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Last updated: May 25, 2011 7:47 pm
Inflation is helping to drive the economy perilously close to recession as consumers are squeezed by rising prices, while businesses appear unwilling to pile cash into new investments.
Revised gross domestic product figures on Wednesday confirmed the economy grew by 0.5 per cent in the first quarter, after a 0.5 per cent drop in the fourth quarter partly caused by snow-related stoppages.
Output across the economy in March was £11m less than it had been in September, suggesting a tiny contraction, although the Office for National Statistics said growth was essentially flat over the six-month period.
But household spending fell by 0.6 per cent in the quarter – the sharpest drop since the second quarter of 2009 when the economy was still in recession.
A toxic mix of high inflation, tax rises, slow wage rises and low confidence provoked by the government cuts is hitting consumers, driving spending down in four out of the past five quarters and leaving consumption 4.3 per cent below its pre-crisis level.
Estimates of spending in the economy are notoriously prone to error, but Andrew Grantham, economist at HSBC, said the evidence that households were retrenching put “the UK consumer technically back in recession”.
“It’s alarming,” said Malcolm Barr, economist at JPMorgan. “Spending by households and spending by firms has contracted meaningfully for six months.”
Household spending accounts for nearly two-thirds of the economy, so it is hard for consumers to be severely squeezed and for the economy to grow.
Weak spending is likely to harden the opinion of the majority view on the monetary policy committee that rates should not rise. Paul Fisher, a Bank staffer, said this week he was “very worried” about spending, and in the minutes of its last meeting the majority of the committee appeared ready to delay rises if consumption declined further.
Yet with inflation doing much of the damage to consumers, tolerance for an inflation rate that is more than double the Bank’s target is likely to wear thin.
Philip Rush, an economist at Nomura, calculated that the consumption deflator – the rate of inflation facing consumers across all areas of spending – was 2.6 per cent seasonally adjusted in the first quarter. That means inflation was higher in three months – partly because of an increase in value added tax – than the Bank of England is meant to allow for a year.
“The real squeeze consumers are facing is because the Bank is not really doing its job at the moment,” said Mr Rush.
But it was not just consumers that suffered in the quarter. Business investment was flat, ignoring distortions due to tax changes for aircraft. Only a record boost from trade and a surge in government consumption of 1 per cent in the final few months of the financial year could offset the impact of struggling households and reluctant businesses. “Government consumption was unexpectedly and unsustainably firm,” said Mr Barr.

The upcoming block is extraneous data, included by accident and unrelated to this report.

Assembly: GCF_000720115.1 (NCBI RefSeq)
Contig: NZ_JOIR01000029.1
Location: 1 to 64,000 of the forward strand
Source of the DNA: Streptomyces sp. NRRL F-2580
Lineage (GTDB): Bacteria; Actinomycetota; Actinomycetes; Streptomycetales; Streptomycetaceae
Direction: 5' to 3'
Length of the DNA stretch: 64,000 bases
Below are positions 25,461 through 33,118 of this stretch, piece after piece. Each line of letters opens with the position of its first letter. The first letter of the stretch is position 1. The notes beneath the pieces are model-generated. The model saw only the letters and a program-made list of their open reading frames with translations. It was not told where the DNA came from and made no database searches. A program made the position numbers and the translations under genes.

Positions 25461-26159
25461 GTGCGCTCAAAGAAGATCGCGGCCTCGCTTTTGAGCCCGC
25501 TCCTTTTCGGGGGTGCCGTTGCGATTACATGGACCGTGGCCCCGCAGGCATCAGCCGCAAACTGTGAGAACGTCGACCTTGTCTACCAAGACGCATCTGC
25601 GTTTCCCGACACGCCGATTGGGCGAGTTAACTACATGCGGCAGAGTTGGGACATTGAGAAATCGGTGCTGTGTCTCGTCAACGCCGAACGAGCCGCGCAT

When deeper cuts arrive, the government is relying on exports, import substitution and business investment to offset weak consumer and government spending.
Although exports are growing rapidly, the past couple of quarters have seen stagnant business investment in spite of strong corporate profits, raising fears that a rebound in investment may not arrive before the cuts bite.
Drop in investment worrying
If businesses are investing in plant, machinery and equipment, as industry surveys show, they do not appear to be doing it in Britain, say the latest economic statistics, writes Norma Cohen.
Given the rising levels of cash on company balance sheets and record low interest rates, coupled with a weak pound that is boosting demand for exports, employers would be expected to rebuild their productive capacity to capitalise on new markets abroad.
Indeed, the Office for Budget Responsibility is forecasting that business investment will rise by 6.7 per cent this year, adding 0.6 percentage points to gross domestic product growth.
But the latest data show net investment fell sharply by 7.1 per cent in the first quarter after showing zero growth at the end of last year. The drop is puzzling, and worrying.
Andrew Johnson, senior economist at the EEF manufacturers’ body – 80 per cent of whose members are exporters – said one possible explanation did not bode well for Britain.
In the last round of in-depth conversations with members, held earlier this year, they had reported that they were being more selective about where to site additional production facilities, and often these were abroad.
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